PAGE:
Can she improve with more experience? Probably. Is she a future F1 driver? I don’t see it.

    Therefore, the decision by Alpine to induct her into their driver academy seems … strange to me. Don’t get me wrong. I’d love to see a female driver in F1, if she’s fast enough. However, I think it’s already abundantly clear that Flörsch is not that driver.

    1. When has any Alpine or Renault academy driver ever moved up to a race seat in F1? They tried with Piastri and only because Alonso forced their hand, and when that backfired they still didn’t hire from their junior drivers. Alpine know she’s never getting on the grid and Sophia probably does too.

      1. Fair points.

        So, if thats the case, this is a publicity stunt.

      2. AllTheCoolNamesWereTaken
        17th February 2023, 18:27

        Dane, I just had a quick look at the Alpine Academy’s Wikipedia page. The page lists 64 different drivers who either are or, at some point in their career, were members of the academy in one of its various guises. Of those 64 drivers, there are 13 (14 if you include Piastri) who have started at least one F1 race. That’s roughly one out of every five academy drivers – a minority, obviously, but to imply – as you do – that it hardly ever happens, seems a bit of a stretch.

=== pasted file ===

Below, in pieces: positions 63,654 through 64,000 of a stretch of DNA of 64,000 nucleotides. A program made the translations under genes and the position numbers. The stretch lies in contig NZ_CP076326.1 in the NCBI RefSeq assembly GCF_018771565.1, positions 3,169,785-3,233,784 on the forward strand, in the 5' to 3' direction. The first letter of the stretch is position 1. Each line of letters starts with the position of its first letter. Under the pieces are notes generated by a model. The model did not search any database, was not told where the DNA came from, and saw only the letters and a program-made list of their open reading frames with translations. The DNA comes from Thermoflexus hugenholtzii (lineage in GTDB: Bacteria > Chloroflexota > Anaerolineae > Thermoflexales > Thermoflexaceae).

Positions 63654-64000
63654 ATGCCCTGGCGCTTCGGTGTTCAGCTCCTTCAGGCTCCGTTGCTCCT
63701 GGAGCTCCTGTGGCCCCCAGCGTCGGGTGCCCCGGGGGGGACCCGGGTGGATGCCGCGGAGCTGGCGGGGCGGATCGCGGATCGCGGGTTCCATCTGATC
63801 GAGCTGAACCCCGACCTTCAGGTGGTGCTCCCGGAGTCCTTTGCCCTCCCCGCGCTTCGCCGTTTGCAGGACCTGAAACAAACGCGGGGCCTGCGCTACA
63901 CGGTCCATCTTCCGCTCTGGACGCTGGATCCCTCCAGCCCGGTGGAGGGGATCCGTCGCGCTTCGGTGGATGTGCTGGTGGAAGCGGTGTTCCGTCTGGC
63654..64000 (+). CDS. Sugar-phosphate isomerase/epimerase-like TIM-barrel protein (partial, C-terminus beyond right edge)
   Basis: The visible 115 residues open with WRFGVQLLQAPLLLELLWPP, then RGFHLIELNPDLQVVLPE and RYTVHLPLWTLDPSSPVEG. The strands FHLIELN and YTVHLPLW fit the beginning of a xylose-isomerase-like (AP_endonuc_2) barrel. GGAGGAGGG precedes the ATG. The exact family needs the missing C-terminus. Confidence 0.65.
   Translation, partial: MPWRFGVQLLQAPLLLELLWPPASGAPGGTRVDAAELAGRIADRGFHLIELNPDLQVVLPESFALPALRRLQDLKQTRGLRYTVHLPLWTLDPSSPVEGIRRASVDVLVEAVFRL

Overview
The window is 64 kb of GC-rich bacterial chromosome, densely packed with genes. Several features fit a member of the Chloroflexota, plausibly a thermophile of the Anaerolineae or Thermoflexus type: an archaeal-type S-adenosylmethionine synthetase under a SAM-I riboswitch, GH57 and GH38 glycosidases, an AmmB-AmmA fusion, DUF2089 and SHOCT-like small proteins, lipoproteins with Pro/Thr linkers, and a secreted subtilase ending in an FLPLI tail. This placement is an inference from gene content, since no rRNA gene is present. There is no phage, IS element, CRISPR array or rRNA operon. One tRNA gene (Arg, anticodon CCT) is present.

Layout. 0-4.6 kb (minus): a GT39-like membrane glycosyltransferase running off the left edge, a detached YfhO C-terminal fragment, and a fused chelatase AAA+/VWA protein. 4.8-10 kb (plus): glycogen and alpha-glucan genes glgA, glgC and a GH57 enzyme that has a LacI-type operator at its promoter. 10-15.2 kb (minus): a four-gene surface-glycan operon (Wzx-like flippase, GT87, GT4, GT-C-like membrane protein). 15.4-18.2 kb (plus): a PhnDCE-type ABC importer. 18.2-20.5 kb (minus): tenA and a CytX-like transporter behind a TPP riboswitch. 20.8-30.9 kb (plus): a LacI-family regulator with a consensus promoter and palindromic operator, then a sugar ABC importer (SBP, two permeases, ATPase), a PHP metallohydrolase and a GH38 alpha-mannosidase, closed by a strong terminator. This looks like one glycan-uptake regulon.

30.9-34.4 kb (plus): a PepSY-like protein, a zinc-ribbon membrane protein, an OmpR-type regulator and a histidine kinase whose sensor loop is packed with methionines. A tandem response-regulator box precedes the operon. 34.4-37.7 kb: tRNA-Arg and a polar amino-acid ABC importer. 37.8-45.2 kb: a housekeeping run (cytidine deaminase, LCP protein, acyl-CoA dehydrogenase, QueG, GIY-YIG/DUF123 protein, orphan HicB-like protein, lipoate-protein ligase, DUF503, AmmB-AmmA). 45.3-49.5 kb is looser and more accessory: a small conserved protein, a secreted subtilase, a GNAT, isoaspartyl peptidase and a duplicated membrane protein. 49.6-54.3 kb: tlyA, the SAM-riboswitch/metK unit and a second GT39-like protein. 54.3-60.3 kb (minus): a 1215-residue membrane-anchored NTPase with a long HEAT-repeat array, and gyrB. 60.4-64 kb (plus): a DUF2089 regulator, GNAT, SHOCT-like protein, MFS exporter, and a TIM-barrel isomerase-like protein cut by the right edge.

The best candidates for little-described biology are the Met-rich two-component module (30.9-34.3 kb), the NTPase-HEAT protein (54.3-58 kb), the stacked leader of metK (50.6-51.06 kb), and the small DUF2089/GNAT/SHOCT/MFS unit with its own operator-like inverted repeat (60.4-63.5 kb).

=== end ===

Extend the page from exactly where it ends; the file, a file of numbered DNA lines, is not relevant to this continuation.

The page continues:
Anyway, I stand by my point. I think Alpine’s decision to choose Flörsch for their academy is strange. And I’m left wondering if they really couldn’t find a more worthy female driver to support.

    2. AllTheCoolNamesWereTaken I’ve seen it suggested elsewhere that this may not be looking at an F1 program, but potentially more focussed on Alpine’s upcoming Le Mans Hypercar project. She’s done a few endurance races in the past, with mixed success, including a couple of podiums and a few other strong results, mixed with a fair dose of bad luck (which admittedly is fairly common across all teams in endurance racing). And as Dane says, Alpine don’t usually promote their junior drivers (partly, you might say, due to the lack of a second or even engine customer team), this makes me wonder if Alpine do indeed have one eye on the WEC with their rather large academy for only two F1 seats.

      I will add this is pure speculation, nothing rooted in fact, just ideas I’ve seen elsewhere.

      1. AllTheCoolNamesWereTaken
        17th February 2023, 18:31

        RandomMallard, see my reply to Dane above.

        As for your hypothesis that Alpine could be interested in Flörsch, not as a future F1 driver, but rather as a future Hypercar driver, I guess that could be the case. It would certainly make more sense than the alternative. But then I have to wonder if sticking her in an open-wheel racing series is the best way to prepare her.

  5. Her accident at macau still makes me shiver when i think about it.

  6. Brilliant news that Sophia Flörsch will race in F3 this seaso. What are Charouz like? Bottom of the pile?

Comments are closed.